In mathematics, the axiom of regularity (also known as the axiom of foundation) is one of the axioms of ZermeloFraenkel set theory and was introduced by von Neumann (1925). In firstorder logic the axiom reads:
Or in prose:
Two results which follow from the axiom are that "no set is an element of itself," and that "there is no infinite sequence (a_{n}) such that a_{i+1} is an element of a_{i} for all i."
With the axiom of dependent choice (which is a weakened from of the axiom of choice), this result can be reversed: if there are no such infinite sequences, then the axiom of regularity is true. Hence, the axiom of regularity is equivalent, given the axiom of dependent choice, to the alternative axiom that there are no downward infinite membership chains.
The axiom of regularity is arguably the least useful ingredient of ZermeloFraenkel set theory, since virtually all results in the branches of mathematics based on set theory hold even in the absence of regularity (see chapter 3 of Kunen (1980)). However, it is used extensively in establishing results about wellordering and the ordinals in general. In addition to omitting the axiom of regularity, nonstandard set theories have indeed postulated the existence of sets that are elements of themselves.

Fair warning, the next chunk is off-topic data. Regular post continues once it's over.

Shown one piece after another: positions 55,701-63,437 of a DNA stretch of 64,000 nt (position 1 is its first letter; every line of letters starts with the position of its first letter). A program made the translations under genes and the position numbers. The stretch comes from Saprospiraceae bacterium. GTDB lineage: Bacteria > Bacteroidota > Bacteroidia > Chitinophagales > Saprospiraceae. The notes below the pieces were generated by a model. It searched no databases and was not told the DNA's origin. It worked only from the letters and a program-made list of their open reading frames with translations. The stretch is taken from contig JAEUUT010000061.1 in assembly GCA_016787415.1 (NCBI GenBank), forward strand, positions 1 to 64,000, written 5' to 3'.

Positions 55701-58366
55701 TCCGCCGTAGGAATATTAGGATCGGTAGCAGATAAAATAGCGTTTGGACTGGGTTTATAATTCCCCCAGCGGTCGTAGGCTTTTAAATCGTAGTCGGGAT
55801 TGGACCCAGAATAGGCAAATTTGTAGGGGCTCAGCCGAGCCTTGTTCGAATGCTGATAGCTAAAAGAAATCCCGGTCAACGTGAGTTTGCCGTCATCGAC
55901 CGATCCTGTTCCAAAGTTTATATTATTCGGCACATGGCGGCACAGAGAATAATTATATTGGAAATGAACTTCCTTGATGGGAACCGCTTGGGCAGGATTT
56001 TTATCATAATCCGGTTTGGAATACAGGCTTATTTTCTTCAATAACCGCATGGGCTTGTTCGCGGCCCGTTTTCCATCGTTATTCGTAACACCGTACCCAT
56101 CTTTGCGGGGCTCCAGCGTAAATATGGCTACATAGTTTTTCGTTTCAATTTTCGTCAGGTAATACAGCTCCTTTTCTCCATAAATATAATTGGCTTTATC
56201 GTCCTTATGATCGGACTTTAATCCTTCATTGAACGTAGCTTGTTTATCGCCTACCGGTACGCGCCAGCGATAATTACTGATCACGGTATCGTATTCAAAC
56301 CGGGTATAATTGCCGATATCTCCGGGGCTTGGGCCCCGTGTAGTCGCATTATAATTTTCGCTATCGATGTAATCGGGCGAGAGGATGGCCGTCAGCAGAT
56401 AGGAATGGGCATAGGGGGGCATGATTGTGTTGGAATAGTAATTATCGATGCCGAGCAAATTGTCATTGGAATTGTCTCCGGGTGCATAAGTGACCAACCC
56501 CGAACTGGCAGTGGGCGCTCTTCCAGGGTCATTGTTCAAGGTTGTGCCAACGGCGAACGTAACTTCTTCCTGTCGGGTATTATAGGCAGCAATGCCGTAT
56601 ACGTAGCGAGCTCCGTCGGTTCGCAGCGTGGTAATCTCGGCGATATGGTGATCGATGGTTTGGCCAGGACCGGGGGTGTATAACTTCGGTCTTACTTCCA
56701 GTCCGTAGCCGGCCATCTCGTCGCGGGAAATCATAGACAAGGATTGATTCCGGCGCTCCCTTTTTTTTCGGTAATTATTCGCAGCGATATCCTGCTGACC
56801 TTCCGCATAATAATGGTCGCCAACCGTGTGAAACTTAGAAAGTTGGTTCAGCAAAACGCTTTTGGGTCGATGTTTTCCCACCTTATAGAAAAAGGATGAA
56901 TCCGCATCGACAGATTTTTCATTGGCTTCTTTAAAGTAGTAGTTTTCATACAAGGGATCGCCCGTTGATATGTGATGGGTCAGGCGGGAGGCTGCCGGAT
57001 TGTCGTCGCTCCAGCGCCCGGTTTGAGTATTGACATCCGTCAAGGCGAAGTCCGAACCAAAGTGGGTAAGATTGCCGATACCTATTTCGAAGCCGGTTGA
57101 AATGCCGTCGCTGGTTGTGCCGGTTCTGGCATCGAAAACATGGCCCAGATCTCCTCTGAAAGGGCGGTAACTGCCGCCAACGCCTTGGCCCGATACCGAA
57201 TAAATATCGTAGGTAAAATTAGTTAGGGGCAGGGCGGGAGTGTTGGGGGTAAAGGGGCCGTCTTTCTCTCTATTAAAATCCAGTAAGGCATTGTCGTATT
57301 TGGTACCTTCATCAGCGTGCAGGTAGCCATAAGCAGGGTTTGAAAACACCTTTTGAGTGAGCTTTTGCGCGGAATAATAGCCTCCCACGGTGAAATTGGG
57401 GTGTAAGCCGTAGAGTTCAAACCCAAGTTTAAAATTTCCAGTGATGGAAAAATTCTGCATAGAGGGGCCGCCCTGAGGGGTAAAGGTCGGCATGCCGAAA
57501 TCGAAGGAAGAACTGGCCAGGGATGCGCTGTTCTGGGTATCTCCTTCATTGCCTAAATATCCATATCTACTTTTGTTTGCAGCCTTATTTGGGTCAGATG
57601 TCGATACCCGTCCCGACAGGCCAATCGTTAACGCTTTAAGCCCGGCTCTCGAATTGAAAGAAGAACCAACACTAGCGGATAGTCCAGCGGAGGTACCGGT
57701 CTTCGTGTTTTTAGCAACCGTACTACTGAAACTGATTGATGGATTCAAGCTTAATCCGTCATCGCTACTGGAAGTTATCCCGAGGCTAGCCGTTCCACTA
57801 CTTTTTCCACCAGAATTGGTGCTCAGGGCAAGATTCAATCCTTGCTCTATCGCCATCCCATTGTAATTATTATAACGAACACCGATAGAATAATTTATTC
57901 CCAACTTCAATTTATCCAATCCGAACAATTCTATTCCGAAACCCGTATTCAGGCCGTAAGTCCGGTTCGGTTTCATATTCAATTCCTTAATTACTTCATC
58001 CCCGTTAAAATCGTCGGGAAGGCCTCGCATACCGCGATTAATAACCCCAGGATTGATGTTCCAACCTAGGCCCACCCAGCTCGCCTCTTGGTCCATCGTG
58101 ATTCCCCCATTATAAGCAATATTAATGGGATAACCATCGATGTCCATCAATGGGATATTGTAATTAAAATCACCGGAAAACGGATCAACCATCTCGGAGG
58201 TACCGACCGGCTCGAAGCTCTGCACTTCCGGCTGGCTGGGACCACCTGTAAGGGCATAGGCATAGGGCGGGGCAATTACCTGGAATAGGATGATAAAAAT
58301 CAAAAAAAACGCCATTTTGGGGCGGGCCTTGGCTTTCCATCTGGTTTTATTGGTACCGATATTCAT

Given the other ZF axioms, the axiom of regularity is equivalent to the axiom of induction.
Contents
Elementary implications of Regularity
No set is an element of itself
Let A be a set such that A is an element of itself and define B = {A}, which is a set by the axiom of pairing. Applying the axiom of regularity to B, we see that the only element of B, namely, A, must be disjoint from B. But A is both an element of itself and an element of B. Thus B does not satisfy the axiom of regularity and we have a contradiction, proving that A cannot exist.
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